World Dystopian Literature Day

The name of Orwell has been much mentioned recently, a product of society’s collective word-association – to each mention of Edward Snowden and his leaking of the pernicious spying activities by the NSA (and US government), come the words George Orwell or Big Brother. Whilst not exactly inaccurate, these reflexive responses are perhaps an exaggeration or rather an over-simplification, and by repeating them mantra-like, we block ourselves from truly engaging with the issues at hand. I believe they deserve proper examination, and not mere caricature.

My solution is to propose a World Dystopian Literature Day, with an inaugural date of the 2nd September 2013, on which citizens and readers from around the globe can come together, virtually or otherwise, and (re)read a classic novel from the canon of dystopian literature. By doing so we will refresh our memories of the potential horrors, rekindle in ourselves the fires of protest and will initiate a continued and informed debate about the nature of our free society. Perhaps that way we can avoid ever drifting too close to the darkness of an illiberal police state, to a state of dis-Enlightenment.

Front covers of five great works of dystopian fiction.

Front covers of five great works of dystopian fiction – The Trial, Seeing, 1984, Brave New World, and Fahrenheit 451.

After all, a free and democratic society needs to continually rebuild and refresh its liberties to every new technological and worldly challenge, otherwise it will inexorably deteriorate into totalitarianism. Centralised power begets power.

It’s a cliche that we who learn nothing of our past are condemned to repeat it. No surprise then that the fictional warnings from literature about potential futures receive similar short shrift. It shouldn’t be thus, not when the novel reveals to us the very real human pain and suffering that such manipulative and oppressive states can cause, not when the novel as a storytelling medium can make us empathise with these people and do so perhaps more keenly than any non-fiction account of historical atrocities ever could.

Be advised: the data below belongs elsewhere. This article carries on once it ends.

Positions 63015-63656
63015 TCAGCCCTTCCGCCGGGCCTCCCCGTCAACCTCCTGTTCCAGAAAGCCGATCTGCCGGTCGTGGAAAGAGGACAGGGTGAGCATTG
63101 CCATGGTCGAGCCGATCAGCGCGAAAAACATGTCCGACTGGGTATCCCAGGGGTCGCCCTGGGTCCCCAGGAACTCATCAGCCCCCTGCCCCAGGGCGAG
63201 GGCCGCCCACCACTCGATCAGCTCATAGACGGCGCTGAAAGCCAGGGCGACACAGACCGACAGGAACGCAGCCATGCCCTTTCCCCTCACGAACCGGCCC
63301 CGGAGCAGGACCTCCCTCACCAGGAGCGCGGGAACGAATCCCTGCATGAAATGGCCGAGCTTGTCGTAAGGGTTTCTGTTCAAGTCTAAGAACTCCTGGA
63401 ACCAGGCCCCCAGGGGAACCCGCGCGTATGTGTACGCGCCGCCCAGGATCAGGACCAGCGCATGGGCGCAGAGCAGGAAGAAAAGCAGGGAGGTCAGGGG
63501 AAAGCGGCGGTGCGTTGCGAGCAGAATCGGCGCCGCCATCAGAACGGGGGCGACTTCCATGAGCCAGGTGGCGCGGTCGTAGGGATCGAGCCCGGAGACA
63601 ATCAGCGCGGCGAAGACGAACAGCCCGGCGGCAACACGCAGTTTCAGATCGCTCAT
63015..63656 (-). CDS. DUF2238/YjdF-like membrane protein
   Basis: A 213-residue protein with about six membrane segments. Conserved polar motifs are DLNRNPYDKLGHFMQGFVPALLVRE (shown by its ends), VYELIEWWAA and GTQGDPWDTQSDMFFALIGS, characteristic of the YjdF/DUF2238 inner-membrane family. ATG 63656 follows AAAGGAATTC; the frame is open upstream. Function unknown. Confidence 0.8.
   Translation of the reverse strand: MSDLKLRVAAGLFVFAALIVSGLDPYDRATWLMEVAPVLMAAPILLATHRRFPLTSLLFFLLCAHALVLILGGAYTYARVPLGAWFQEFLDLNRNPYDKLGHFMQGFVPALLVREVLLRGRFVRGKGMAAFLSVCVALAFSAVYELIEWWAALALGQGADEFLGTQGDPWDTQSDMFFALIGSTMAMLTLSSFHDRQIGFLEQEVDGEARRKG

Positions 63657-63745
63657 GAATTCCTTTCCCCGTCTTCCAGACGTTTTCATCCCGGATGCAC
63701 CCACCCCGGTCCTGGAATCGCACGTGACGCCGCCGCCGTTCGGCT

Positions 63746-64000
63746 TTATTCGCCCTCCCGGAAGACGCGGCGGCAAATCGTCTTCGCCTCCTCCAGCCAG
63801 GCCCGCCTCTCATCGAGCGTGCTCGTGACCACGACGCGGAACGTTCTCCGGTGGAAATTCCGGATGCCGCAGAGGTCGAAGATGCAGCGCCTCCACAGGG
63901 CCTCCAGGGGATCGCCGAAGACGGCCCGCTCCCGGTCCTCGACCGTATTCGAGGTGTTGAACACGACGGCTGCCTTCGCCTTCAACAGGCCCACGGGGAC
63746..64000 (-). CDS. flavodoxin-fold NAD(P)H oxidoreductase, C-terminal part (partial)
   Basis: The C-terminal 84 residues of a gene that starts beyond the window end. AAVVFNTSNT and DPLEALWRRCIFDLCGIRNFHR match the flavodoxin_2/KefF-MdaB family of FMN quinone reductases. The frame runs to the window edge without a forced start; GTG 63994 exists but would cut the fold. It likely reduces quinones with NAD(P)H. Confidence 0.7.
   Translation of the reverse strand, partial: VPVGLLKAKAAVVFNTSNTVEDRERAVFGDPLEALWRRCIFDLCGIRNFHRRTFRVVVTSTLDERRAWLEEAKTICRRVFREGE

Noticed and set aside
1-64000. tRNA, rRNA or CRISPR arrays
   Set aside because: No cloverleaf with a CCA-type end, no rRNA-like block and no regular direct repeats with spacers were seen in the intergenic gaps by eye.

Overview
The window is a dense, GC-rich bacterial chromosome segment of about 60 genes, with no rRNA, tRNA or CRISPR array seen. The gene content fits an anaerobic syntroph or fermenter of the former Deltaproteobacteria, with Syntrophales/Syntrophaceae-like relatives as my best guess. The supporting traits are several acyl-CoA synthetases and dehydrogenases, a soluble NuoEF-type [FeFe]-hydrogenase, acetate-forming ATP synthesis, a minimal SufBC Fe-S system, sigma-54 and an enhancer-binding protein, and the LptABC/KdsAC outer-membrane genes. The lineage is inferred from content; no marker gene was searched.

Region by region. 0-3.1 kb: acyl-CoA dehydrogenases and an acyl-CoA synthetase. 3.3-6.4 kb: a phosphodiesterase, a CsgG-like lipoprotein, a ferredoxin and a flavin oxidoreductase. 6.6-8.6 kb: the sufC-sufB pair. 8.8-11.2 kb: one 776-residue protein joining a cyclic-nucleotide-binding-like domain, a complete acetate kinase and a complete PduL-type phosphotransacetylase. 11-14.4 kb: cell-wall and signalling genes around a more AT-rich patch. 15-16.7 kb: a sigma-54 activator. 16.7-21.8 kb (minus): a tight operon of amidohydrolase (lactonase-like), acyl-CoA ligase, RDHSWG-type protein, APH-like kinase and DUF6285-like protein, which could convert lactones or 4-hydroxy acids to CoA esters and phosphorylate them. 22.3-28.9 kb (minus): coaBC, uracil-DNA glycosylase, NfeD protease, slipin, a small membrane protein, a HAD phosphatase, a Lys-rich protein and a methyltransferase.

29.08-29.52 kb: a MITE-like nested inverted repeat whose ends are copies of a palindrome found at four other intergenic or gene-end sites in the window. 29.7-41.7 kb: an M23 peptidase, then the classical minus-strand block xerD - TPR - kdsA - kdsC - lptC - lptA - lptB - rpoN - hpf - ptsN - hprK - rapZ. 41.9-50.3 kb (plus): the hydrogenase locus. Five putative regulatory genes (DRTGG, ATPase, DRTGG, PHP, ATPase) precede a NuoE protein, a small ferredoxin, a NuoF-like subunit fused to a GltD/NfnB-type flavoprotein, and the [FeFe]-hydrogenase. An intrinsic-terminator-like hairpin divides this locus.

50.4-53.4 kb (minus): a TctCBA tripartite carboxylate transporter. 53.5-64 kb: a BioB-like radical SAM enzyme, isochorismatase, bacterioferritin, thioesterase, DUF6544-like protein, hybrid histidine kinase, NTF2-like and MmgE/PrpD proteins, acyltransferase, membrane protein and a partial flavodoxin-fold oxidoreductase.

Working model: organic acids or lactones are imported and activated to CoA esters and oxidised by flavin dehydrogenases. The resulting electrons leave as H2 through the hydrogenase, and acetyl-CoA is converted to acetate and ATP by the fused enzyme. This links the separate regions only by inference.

The specific aims of World Dystopian Literature Day are therefore:

  1. To guard against complacency in society regarding our individual rights and freedoms.
  2. To encourage debate around the themes explored in these novels.
  3. To promote a critical appreciation of this genre of literature.
  4. To raise awareness of the continued abuse of human rights by governments around the world.
  5. To provide a check against the growing power and influence of transnational corporations.

So, which book to read to accomplish these goals? Orwell is one such precautionary voice, but there are many others of equal importance, and I mention only a few here.